There are at least three ways an author can mess things up for herself and her readers when it comes to word choice. They are: using words that are wrong for

  • The story, usually in narrative;
  • The character, usually in dialog; or
  • The reader, in either one.

We’ll save obscenities and vulgarities for next time but let’s take a look at the rest in more detail.

Narrative words that are wrong for the story are ones that don’t match what t...

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Critique Technique, Part 30—Too Many Words, or Too Few

By Ross Lampert

In the movie My Fair Lady, Eliza Doolittle, the Cockney flower girl turned high-society woman of charm and mystery, sings to her would-be boyfriend, “Words, words, words, I’m so sick of words…”

For some writers, that’s not a problem. In fact, they’re too in love with words, and think the more of them there are on the page or screen, the better. Then there are the others who, Eliza-like, want no more of them. Or at least darn few of them.

Taken to extremes, neither tendency is good.

The days of padding a piece with any and every extraneous available word, á la Henry James, are over. (Well, for new or getting-established writers, they’re over. For über-successful authors like Stephen King, Tom Clancy, or George R. R...

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Critique Technique, Part 28—Awkward Dialog

Woman talking on pay phone

Image courtesy of Sira Anamwong / FreeDigitalPhotos.net

Ah, dialog. It’s hard for many writers to do well. When it works, it crackles, sings, inspires, enrages, chills, thrills. But when it doesn’t, does it ever show. It may be stiff and stilted, choppy or verbose, confusing or confused, the list goes on. Any or all of those characteristics can be acceptable, even necessary, when they reflect the character of the speaker. It’s when they don’t that there’s trouble.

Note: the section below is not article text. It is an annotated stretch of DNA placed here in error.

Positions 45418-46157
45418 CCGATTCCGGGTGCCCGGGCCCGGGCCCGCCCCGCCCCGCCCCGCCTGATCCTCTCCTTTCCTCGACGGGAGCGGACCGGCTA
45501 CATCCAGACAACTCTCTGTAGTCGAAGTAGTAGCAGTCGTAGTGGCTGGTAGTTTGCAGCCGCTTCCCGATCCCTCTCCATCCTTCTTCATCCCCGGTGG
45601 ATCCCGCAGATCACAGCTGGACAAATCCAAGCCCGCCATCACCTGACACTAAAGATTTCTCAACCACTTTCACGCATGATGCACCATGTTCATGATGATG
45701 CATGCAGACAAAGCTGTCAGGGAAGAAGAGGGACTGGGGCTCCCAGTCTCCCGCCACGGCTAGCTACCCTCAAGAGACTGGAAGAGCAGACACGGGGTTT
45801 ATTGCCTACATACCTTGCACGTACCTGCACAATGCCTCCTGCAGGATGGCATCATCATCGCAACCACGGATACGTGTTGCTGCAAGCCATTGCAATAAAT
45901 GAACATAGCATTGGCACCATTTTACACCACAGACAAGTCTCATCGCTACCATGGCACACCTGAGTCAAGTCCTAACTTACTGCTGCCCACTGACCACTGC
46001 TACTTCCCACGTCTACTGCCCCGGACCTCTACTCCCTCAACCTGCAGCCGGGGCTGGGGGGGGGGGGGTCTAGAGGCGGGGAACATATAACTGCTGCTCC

There are many reasons for this. First off, dialog in writing—all writing: fiction, memoir, and non-fiction—is not natural, but has to sound natural when read, especially out loud. Real dialog includes pauses, repetitions, false starts, bad grammar, slang and jargon, incomplete sentences, and other problems.

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Critique Technique, Part 27— Narrative and Dialog

Two men talking

Image by photostock, courtesy FreeDigitalPhotos.net

This post begins a series on narrative and dialog. Stated most simply, narrative and dialog are the tools writers use to tell their stories. They take different forms and serve complementary functions, but with plenty of overlap.

Writers use narrative to:

  • Describe—to show—action (“Bob ran down the street after Alice’s car”) or emotion;
  • Describe a person (“Alice’s hair was dyed souvenir-shop-coral red”), a place, or a thing;
  • Make connections between people, places, actions, emotions, or things; and
  • Provide the reader with whatever other information she might need.

It is the words not placed inside quotation marks or used for internal monolog (sometimes shown in italics).

While it’s true that dialog can do many of these...